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Somehow, I am getting confused about this...

In the $J=L+S$ equation about total angular momentum, which of the four quantum numbers used to describe the electrons and their states is included in the $L$?

And does the $J$ include the first, principal quantum number?

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The values of $L$ come from the individual $\ell$ values, according to the Clebsch-Gordan series:

$$L = |\ell_1 - \ell_2|, \ldots , \ell_1 + \ell_2.$$

where the dots indicate all "in-between" values with a step size of 1. The values of $S$ come from the individual $s$ values, in a similar fashion. Note that it is $s$, not $m_s$.

Finally, the values of $J$ come from $L$ and $S$:

$$J = |L - S|, \ldots, L + S.$$

The principal quantum number $n$ does not play any role in this, since it has no direct relation with angular momentum.


Usually it helps to see an example. Consider the case of the ground-state carbon atom; the $\mathrm{1s}$ and $\mathrm{2s}$ orbitals can be neglected since those are closed-shell, so we only need the two highest-energy electrons, i.e. a $\mathrm{p^2}$ configuration.

We therefore have two electrons, both having $\ell = 1$ (p-orbital) and $s = 1/2$ (because they are electrons, and all electrons are spin-$1/2$). The permissible values of $L$ are

\begin{align} L &= |\ell_1 - \ell_2|, \ldots , \ell_1 + \ell_2 \\ &= | 1 - 1 |, \ldots, 1 + 1 \\ &= 0 , \ldots, 2 \\ &= 0, 1, 2 \end{align}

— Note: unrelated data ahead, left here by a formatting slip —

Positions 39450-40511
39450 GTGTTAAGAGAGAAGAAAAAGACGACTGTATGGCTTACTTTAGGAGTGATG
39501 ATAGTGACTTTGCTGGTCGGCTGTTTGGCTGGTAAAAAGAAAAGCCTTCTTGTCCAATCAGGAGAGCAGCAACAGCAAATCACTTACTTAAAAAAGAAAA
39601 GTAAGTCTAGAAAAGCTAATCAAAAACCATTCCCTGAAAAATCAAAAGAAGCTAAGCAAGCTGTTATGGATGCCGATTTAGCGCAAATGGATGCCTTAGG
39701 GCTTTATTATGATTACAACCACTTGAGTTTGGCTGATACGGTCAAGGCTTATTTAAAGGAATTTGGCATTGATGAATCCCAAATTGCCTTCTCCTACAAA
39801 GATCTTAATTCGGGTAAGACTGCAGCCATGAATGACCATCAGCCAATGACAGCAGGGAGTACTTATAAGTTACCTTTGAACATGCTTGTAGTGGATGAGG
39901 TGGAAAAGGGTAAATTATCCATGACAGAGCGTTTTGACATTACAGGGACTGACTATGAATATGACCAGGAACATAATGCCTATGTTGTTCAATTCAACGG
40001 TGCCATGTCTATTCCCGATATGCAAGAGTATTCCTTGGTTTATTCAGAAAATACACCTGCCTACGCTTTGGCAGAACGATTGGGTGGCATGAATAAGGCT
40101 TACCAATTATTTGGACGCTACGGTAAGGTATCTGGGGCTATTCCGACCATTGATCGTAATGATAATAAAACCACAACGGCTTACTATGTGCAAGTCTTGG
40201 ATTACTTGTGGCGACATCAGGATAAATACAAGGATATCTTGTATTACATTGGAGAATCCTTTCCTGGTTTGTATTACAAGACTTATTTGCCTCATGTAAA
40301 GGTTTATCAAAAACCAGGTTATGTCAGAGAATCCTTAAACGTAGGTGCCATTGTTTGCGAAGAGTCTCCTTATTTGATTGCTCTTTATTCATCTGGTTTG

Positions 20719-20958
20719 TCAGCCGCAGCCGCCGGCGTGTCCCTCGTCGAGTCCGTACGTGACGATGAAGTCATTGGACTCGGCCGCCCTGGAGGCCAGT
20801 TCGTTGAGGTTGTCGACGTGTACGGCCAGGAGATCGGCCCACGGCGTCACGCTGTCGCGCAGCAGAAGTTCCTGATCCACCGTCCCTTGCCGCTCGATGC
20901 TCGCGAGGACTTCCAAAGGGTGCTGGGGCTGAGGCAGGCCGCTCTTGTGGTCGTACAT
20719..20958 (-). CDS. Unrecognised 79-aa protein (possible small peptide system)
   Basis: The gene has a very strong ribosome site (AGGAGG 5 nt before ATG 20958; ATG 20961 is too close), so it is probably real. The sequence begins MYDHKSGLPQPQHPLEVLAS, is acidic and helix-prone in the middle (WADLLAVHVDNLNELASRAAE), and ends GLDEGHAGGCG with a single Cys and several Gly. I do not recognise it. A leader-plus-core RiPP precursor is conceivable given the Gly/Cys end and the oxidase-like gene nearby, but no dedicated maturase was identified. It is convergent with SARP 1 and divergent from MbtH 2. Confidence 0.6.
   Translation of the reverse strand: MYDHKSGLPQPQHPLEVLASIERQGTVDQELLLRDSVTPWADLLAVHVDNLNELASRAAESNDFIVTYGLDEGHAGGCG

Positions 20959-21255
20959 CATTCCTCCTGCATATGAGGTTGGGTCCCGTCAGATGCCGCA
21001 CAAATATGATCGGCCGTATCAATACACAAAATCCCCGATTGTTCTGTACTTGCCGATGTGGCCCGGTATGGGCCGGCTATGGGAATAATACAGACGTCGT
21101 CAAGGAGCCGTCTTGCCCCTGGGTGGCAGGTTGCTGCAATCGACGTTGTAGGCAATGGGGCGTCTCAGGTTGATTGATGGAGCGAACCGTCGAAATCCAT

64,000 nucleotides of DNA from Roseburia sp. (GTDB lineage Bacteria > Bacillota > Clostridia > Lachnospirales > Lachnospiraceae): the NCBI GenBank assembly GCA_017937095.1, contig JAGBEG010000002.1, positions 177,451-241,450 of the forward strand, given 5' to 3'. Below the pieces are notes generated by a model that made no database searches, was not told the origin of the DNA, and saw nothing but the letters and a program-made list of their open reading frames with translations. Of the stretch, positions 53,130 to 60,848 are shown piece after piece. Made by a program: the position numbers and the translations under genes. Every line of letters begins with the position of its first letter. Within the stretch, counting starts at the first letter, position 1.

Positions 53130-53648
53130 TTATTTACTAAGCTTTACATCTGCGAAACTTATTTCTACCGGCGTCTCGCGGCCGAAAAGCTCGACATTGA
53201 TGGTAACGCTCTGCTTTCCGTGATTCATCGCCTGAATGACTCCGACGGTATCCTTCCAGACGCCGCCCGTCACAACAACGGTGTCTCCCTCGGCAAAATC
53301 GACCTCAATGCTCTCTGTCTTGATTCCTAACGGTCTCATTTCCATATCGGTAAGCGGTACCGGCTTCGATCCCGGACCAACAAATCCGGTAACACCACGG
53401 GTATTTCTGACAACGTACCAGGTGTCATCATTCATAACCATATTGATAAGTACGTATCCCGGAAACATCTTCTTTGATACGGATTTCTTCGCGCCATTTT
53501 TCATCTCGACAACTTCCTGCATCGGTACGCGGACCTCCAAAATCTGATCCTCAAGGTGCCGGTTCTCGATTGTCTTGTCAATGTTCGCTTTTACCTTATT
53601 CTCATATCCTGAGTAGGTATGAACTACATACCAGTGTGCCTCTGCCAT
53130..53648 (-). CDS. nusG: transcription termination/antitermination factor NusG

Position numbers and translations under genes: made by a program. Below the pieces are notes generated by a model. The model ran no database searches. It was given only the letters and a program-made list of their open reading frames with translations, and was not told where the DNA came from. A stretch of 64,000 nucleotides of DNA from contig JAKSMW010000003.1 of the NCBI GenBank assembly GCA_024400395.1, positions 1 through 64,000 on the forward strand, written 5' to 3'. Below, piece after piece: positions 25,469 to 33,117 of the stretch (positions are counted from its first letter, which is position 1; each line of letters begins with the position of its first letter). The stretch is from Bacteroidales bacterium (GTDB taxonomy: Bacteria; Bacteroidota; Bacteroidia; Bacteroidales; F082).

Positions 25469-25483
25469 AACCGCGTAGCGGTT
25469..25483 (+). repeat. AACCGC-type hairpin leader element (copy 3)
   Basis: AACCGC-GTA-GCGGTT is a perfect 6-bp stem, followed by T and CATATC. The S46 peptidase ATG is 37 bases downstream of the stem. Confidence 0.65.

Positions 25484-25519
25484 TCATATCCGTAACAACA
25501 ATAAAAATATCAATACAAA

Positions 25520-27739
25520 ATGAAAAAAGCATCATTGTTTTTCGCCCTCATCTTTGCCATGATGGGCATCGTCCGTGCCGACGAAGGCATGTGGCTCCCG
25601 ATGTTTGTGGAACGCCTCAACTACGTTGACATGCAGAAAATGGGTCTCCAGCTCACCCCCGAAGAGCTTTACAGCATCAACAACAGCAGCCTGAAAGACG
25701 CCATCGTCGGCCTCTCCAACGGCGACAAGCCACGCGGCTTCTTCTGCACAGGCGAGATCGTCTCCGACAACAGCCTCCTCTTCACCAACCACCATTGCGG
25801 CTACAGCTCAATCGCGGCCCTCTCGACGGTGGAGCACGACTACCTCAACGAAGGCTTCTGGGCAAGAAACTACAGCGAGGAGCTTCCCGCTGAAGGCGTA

The permissible values of $S$ are

\begin{align} S &= |s_1 - s_2|, \ldots , s_1 + s_2 \\ &= | 1/2 - 1/2 |, \ldots, 1/2 + 1/2 \\ &= 0 , \ldots, 1 \\ &= 0, 1 \end{align}

The permissible values of $J$ depend on what $L$ and $S$ are, and must be evaluated on a case-by-case basis. So far, we have identified three possible values of $L$ and two possible values of $S$. Consider the case where $L = S = 0$: here,

\begin{align} J &= |L - S|, \ldots , L + S \\ &= |0 - 0|, \ldots, 0 + 0 \\ &= 0 , \ldots, 0 \\ &= 0 \end{align}

So when $L = S = 0$, the only permissible value of $J$ is also $0$. If you've seen term symbols before, the corresponding term symbol is denoted as $^1\!S_0$; if you haven't, then all you need to know is that this is a chemist's "shorthand" way of writing $(J, L, S) = (0, 0, 0)$, which is the combination we just found.

You will need to work through this for the other five combinations of $L$ and $S$. This will give you a full series of term symbols, except that there's a catch. The Pauli exclusion principle forbids some of those six combinations: to be precise, the combinations $(L, S) = (2, 1)$, $(1, 0)$, and $(0, 1)$ are not permissible, which leaves only three valid combinations, one of which I've already demonstrated. See Pauli-forbidden term symbols for atomic carbon for more details.


Addendum. As for the $m_\ell$ and $m_s$ quantum numbers: they do have a use, but in a rather more subtle way. I don't expect this very brief summary to be useful, but I'll try; feel free to ignore it at this stage of your learning if it doesn't make much sense.

Much like how (for one electron) $\ell = 1$ implies $m_\ell = -1, 0, 1$, for the entire atom each value of $L$ is associated with a range of $M_L$ values: for example, $L = 1$ implies $M_L = -1, 0, 1$. Therefore, the $L = 1$ term is actually not one single electronic state, but rather a collection of three different values of $M_L$, which is why we call it a "term" rather than a state. Likewise, the $L = 2$ term actually corresponds to five different values of $M_L$. How does this relate to $m_\ell$? Well, it turns out that $M_L$ is the sum of the individual electron $m_\ell$ values. A similar situation exists with $S$, $M_S$, and $m_s$. However, I think that's a topic for another question, if necessary.

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